2017’s Thor: Ragnarok introduced us to a slew of new superheroes and one of those just happened to be another figure plucked from Norse mythology, Valkyrie. She was tough as nails, truly a force to be reckoned with. For viewers who hadn’t read the comics, her presence came as a revelation. Little did they know about this character’s history of standing out.
Valkyrie is also a bisexual, as had been shown in the comics throughout the years. Unfortunately, this is something that Disney studios decided to cut from the movie. However, if we’re lucky, maybe we’ll get to see this side of her in the planned 2021 Thor sequel. Sadly, you won’t be seeing her in any modern-day comics, as the character was written out of the story.
7. Leo Snart
Bringing things back to Arrowverse, one wouldn’t usually believe Leo Snart to be gay, and in our modern timeline, he isn’t. That said, DC comics commonly delve into alternate universes and timelines. That’s exactly how Leo Snart’s homosexuality pops into the scene.
Earth-X is an alternate timeline where Nazis won World War II and took over the world. In the CW crossover special Crisis on Earth-X, we are treated to our heroes going into that alternate timeline. They are freed from a concentration camp, and it’s revealed that Leo Snart, known in that universe as Citizen Cold, was tragically incarcerated there in the first place simply for being gay.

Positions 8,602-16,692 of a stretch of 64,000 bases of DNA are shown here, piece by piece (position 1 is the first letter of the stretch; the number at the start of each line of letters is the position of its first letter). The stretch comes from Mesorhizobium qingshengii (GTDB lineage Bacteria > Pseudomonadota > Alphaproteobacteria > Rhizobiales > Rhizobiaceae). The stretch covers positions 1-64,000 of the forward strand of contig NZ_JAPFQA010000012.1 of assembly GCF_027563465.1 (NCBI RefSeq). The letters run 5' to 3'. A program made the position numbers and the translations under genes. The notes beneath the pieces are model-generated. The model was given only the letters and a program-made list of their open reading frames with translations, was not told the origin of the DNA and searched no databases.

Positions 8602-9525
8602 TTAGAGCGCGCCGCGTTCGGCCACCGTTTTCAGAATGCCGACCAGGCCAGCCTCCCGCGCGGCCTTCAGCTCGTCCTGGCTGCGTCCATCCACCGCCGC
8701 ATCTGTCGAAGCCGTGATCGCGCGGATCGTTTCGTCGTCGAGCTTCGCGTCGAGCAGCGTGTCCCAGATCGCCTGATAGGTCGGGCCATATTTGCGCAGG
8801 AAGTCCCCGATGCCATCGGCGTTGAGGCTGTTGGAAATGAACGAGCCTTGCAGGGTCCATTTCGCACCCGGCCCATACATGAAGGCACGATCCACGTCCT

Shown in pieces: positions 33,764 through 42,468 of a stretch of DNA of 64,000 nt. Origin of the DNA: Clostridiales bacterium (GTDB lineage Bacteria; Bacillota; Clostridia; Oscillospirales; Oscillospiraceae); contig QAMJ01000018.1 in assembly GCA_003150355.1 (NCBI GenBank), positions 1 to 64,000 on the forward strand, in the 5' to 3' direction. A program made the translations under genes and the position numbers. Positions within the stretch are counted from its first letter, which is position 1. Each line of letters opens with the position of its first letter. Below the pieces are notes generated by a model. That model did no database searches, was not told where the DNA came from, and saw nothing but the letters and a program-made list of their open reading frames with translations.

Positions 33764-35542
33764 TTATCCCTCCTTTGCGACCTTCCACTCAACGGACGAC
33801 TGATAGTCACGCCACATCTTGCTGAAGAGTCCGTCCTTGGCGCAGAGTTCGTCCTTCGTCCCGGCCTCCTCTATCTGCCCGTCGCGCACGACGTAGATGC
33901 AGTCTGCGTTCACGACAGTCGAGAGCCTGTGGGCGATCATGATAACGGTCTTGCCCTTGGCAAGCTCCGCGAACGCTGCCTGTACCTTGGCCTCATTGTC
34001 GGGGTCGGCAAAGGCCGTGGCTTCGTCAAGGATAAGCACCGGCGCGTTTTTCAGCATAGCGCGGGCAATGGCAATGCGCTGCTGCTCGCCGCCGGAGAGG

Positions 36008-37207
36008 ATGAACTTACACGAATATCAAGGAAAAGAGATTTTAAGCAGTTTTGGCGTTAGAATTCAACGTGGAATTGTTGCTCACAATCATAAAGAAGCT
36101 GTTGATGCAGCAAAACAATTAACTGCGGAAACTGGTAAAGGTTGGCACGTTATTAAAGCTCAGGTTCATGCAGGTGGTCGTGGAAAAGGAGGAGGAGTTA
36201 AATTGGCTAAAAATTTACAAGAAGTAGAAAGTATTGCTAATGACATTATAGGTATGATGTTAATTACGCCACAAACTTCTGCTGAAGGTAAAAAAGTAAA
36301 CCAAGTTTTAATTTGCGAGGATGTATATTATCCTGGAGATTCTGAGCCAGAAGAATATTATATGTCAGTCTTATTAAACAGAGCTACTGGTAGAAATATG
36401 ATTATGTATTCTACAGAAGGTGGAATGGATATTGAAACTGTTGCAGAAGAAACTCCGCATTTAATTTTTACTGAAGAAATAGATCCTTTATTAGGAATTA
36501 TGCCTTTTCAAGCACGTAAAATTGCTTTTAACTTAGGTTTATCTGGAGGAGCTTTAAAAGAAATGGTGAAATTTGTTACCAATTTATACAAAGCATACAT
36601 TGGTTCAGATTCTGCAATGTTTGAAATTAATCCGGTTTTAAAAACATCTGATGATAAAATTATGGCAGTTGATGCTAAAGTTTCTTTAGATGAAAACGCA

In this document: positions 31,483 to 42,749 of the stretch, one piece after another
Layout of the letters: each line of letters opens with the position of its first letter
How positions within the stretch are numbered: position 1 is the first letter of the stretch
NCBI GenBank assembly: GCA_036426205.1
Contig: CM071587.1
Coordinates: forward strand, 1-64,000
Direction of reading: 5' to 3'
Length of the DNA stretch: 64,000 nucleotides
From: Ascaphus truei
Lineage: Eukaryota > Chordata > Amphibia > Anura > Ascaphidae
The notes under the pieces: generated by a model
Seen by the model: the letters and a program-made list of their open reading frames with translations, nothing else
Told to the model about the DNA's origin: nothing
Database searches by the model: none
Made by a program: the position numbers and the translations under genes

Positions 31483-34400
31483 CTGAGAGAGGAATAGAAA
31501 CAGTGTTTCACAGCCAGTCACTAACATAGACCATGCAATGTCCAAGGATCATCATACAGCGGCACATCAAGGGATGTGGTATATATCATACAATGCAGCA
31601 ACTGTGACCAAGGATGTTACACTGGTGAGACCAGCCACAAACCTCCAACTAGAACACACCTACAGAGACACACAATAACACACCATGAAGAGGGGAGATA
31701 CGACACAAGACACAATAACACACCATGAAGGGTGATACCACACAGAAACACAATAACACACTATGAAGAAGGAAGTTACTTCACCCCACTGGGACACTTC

8. The Ray
Going back to CW’s crossover special Crisis on Earth-X, we find out that the reason Leo Snart is in a concentration camp is because of a love affair he was having with The Ray. On season four of The Flash, fans are again treated to the chance to know more about the Earth-X version of Leo Snart.
It seemed that after The Flash and other heroes foiled the plans of the Nazi regime, things went back to normal, as Leo announced that he and The Ray were getting married. That’s the last anyone has heard about the two heroes, but seeing as the series is still popping out seasons, nobody should be surprised if the two reappear.